According to the stone inscription erected in the temple premises, the history of the Vijayasundararamaya goes back to King Vijaya Bahu III’s time who first made Dambadeniya his capital. The Kalinga King Magha was ruling in Polonnaruwa then. However, Dambadeniya’s golden age dawned with the accession of Parakramabahu II, the eldest son of Vijaya Bahu III. The scholar Parakramabahu II, titled Panditha Parakramabahu is said to have been one of the greatest scholars to have ruled ancient Sri Lanka. The great chronicle Kavisilumina was his main work.
King Parakramabahu’s rule witnessed a renaissance in art, literature, education and extended even to religious, political and economic regeneration in the country. He regained Polonnaruwa and successfully defeated the challenge of an invader, Chandrabahu, the son of the first ruler in Jaffna. Thus, the country was once again unified under one king.
After the death of his father, King Vijaya Bahu III, King Parakramabahu II (1236-1270) had brought the Tooth Relic from Beligala to Dambadeniya so that he could worship it whenever he wished. To house the relic, he built a splendid three storeyed temple in the vicinity of the royal palace called, Vijayasundararamaya, perhaps in honour of his father’s memory. During his reign, the Vijayasundararamaya became one of the leading temples in the country, an important centre of learning and scholastic activity.
The present temple consists two terraces, and part of an ancient wall still surrounds the Vijayasundararamaya, marking the boundaries of the medieval temple. Walking within the temple precincts we saw a number of buildings dating from the Dambadeniya period and carvings testifying to its former glory.
The stone Bodhigara for instance, is adorned with a frieze of royal lions. It is a remarkable three dimensional sculpture. The lion squats on its paws and stares straight out at you, its tail swishing behind. I photographed this intricately carved line of lion sculptures set in the subdued sun rays, filtering through the shadows of the sprawling branches of the Bo tree, falling on the stone carvings.
The Dambadeniya rock which is one of the most important places in the Dambadeniya period where the royal palace had located, was a kilometre from the temple and more than 300 feet height from ground level. We didn’t venture into the rock due to my leg ailment, and being a time consuming journey.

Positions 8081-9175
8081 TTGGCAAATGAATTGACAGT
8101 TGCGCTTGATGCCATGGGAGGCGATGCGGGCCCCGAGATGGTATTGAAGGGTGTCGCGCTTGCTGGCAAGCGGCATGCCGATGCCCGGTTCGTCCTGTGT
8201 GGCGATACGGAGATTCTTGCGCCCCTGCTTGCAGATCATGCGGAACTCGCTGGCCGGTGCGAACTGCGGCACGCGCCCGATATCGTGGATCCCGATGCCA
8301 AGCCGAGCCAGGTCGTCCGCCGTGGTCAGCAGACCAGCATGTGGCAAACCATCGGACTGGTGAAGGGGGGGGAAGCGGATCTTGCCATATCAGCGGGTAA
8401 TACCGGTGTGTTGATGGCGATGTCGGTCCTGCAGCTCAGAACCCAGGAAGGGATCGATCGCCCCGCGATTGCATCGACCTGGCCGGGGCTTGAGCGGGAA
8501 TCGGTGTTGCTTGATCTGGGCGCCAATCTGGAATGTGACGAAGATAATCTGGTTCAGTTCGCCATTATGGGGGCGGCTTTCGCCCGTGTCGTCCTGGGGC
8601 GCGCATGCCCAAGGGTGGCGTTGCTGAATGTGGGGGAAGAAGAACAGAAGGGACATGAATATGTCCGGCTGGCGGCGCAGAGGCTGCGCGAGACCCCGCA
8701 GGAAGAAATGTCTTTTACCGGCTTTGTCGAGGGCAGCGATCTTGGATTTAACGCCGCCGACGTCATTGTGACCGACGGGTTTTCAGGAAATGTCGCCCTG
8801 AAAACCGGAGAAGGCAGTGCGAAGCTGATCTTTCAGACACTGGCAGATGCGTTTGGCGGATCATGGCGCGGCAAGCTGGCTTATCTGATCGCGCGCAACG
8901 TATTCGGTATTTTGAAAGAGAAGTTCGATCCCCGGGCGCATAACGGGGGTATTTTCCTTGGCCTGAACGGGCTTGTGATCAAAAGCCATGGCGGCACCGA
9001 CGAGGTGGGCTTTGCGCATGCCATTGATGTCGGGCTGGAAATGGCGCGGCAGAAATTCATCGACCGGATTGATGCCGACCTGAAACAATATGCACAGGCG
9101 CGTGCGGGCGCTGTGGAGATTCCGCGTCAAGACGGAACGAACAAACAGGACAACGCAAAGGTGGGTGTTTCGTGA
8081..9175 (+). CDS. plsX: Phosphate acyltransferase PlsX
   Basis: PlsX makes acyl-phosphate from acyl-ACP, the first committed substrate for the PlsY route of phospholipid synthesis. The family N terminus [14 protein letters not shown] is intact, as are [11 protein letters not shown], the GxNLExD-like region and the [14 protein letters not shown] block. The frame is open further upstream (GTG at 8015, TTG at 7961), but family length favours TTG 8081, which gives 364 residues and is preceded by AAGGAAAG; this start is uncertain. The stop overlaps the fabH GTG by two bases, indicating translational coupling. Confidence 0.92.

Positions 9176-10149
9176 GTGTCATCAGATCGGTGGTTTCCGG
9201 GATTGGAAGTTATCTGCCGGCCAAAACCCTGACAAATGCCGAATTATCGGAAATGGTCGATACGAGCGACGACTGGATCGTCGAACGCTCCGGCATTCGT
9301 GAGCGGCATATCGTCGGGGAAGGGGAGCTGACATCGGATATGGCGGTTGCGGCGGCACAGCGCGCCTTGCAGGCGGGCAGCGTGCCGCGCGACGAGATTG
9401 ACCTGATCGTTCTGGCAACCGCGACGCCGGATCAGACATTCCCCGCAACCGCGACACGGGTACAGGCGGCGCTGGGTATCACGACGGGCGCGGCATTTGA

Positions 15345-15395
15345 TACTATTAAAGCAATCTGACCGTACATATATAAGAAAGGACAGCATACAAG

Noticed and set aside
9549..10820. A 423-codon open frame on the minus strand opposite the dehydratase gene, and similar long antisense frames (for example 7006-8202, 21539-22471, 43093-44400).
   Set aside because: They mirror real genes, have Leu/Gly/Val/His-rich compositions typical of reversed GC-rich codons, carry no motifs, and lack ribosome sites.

The fortified rock of Dambadeniya was defended by a series of stone rampart walls which once encircled the summit. The outer wall lies at the base of the rock, almost hidden among the houses and gardens which have grown up. Made out of rough cut stone, it is broad and solid. A present, political bickering have been written on the paint which remains, proclaiming the kings of the new era, and obliterating the spirit of the past.
If you are unable to climb the rock, never mind, yet, you can view all the places on the rock boulders through the photographs displayed in the museum in the temple. It was set up by the Department of Archaeology and those in-charge-of-the museum will explain all information about the place.
At the site, we saw another majestic rock looming over, quite a distance away from the temple. From the floor of the Vijayasundararamaya I took several close up photos of its rock cut stairway, said to have been carved by a carpenter who was imprisoned there. This famous rock known as, ‘Waduwa Ketu Gala’ where the royal jail was located, could be viewed from the temple.
When you look at the stairway which has been carved into the rock from top to bottom with a steep slope, you are indeed mesmerized and wonder how these steps were carved into the rock.
If you are a history buff, you should visit this important historic site, at least once in your lifetime.